# Bayes optimal classifier vs Likelihood Ratio

I am getting slightly confused by all the probabilistic classifiers.

1. The bayes optimal classifier is given as $max (p(x|C)p(C))$ and if all classes have equal prior then it reduces to $max (p(x|C))$

2. The likelihood ratio is given as $\frac{p(x|C1)}{p(x|C2)}$

If I only have 2 classes with equal prior then what is the difference between the bayes optimal classifier and the likelihood ratio ? Wont they both return me the same class as the output ?

• They are totally different things, so could you clarify what makes you consider them "essentially the same"? – Tim May 24 '16 at 19:21
• Sorry I have edited my question. I hope my question is clearer now. – RuiQi May 25 '16 at 1:37
• What you describe seems to be a Bayes classifier, not a Bayes optimal classifier. – Peter Feb 17 '19 at 10:47

They are not the same, but in you case they could be used for the same purpose.

$$\DeclareMathOperator*{\argmax}{arg\,max} \argmax_{c \in C} p(c|X)$$

i.e., among all hypotheses, take the $c$ that maximizes the posterior probability. You use Bayes theorem

$$\underbrace{p(c|X)}_{\text{posterior}} \propto \underbrace{p(X|c)}_{\text{likelihood}} \underbrace{p(c)}_{\text{prior}}$$

but since using uniform prior (all $c$ are equally likely, so $p(c) \propto 1$) it reduces to the likelihood function

$$p(c|X) \propto p(X|c)$$

The difference between maximizing the likelihood function and comparing the likelihood ratios, is that with likelihood ratio you compare only two likelihoods, while in maximizing the likelihood you may consider multiple hypothesis. So if you have only two hypotheses, then they will do essentially the same thing. However imagine that you had multiple classes, in such case comparing each of them with all the others pair by pair would be a really inefficient way to go.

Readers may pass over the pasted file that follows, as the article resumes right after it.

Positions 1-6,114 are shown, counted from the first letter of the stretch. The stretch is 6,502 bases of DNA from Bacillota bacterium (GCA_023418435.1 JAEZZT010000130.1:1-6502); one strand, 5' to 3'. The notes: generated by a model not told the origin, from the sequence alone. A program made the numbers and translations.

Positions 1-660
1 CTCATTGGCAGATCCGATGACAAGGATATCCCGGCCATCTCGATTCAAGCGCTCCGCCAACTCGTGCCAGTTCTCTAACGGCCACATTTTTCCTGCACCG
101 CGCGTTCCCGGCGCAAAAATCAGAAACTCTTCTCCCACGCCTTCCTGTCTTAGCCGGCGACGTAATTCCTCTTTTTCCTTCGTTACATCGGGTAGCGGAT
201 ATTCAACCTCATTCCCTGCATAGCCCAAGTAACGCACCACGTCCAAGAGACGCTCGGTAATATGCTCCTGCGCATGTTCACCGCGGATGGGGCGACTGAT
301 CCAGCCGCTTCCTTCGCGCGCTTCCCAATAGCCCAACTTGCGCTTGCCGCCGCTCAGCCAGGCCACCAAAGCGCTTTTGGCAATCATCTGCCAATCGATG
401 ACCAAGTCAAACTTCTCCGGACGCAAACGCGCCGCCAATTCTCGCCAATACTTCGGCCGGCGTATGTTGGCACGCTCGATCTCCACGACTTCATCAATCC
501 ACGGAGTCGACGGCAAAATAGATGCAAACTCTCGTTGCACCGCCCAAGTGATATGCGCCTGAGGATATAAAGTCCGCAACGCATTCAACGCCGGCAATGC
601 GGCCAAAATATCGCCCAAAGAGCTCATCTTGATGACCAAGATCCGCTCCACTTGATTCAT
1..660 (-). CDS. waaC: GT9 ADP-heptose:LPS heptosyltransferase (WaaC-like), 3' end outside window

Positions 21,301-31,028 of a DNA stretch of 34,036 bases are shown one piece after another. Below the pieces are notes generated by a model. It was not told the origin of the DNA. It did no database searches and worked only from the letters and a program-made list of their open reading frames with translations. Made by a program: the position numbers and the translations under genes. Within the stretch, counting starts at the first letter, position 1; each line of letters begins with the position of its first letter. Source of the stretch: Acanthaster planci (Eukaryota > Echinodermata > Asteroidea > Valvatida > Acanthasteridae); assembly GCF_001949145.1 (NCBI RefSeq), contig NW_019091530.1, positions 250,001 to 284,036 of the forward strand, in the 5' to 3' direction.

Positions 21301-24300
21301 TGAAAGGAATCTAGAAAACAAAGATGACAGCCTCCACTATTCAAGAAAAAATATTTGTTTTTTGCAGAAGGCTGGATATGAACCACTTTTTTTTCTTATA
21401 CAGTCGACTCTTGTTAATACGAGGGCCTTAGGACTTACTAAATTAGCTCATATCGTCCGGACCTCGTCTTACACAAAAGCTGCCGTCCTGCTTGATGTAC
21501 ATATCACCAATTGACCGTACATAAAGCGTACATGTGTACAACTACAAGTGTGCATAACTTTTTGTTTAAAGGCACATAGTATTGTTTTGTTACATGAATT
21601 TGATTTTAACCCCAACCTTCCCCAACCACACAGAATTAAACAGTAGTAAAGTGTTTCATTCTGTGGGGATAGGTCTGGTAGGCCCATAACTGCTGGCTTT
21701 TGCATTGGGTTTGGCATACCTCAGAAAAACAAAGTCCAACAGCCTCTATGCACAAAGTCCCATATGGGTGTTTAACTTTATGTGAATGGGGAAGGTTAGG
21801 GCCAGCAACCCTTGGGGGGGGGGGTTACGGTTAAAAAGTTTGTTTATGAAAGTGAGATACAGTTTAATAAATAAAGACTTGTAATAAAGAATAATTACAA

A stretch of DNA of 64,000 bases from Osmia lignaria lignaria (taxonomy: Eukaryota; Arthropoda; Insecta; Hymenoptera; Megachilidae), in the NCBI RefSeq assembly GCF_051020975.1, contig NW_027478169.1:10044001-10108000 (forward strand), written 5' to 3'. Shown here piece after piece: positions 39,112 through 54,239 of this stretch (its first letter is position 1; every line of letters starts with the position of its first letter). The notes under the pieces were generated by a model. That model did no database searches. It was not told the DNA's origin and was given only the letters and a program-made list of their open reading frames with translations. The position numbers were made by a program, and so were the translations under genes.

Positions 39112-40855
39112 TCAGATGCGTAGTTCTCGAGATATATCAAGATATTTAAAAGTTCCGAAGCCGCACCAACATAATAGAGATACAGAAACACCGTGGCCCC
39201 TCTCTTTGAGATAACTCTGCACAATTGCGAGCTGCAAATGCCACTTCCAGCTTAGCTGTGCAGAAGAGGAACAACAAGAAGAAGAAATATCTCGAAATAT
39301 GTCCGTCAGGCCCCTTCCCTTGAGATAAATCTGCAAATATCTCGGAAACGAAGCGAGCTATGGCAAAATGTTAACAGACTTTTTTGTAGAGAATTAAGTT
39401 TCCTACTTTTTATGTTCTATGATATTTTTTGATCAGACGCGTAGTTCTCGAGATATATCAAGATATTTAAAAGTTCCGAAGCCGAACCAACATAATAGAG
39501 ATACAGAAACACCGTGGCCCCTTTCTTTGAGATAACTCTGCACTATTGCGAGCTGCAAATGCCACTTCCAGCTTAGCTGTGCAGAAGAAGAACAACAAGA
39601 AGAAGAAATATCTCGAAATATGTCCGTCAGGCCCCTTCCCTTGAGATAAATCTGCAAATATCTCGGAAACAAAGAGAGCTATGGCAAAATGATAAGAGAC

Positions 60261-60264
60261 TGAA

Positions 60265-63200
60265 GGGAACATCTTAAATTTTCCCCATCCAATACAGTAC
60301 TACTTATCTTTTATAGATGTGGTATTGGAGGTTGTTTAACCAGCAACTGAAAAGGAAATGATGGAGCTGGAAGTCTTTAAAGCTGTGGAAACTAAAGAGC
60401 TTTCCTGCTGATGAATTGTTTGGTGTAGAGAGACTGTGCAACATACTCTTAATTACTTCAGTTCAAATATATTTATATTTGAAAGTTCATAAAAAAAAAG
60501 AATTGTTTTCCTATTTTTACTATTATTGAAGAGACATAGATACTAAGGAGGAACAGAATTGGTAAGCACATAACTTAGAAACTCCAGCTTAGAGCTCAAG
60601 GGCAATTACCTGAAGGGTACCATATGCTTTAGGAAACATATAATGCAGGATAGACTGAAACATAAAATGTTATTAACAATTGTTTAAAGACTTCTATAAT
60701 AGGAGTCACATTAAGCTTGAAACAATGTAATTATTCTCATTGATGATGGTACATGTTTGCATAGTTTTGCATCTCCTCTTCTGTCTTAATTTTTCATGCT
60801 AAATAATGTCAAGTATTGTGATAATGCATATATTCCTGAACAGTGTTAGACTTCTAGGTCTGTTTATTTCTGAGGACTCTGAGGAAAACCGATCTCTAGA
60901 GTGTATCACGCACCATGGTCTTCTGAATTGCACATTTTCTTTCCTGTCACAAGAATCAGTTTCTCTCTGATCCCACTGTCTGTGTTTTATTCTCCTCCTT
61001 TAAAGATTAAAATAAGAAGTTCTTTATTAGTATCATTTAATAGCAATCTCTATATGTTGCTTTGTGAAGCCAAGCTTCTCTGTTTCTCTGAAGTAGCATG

Notice that likelihood ratio serves also other purpose than finding which of the two models has greater likelihood. Likelihood ratio can be used for hypothesis testing and it tells you how much more (or less) likely is is one of the models comparing to the other. Moreover, you can do the same when comparing the posterior distributions by using Bayes factor in similar fashion.

• Thank you ! I was planning to edit my question to ask about the maximum likelihood estimation since it looks similar to the bayes classifier ! Thanks for clearing my doubt ! – RuiQi May 25 '16 at 6:35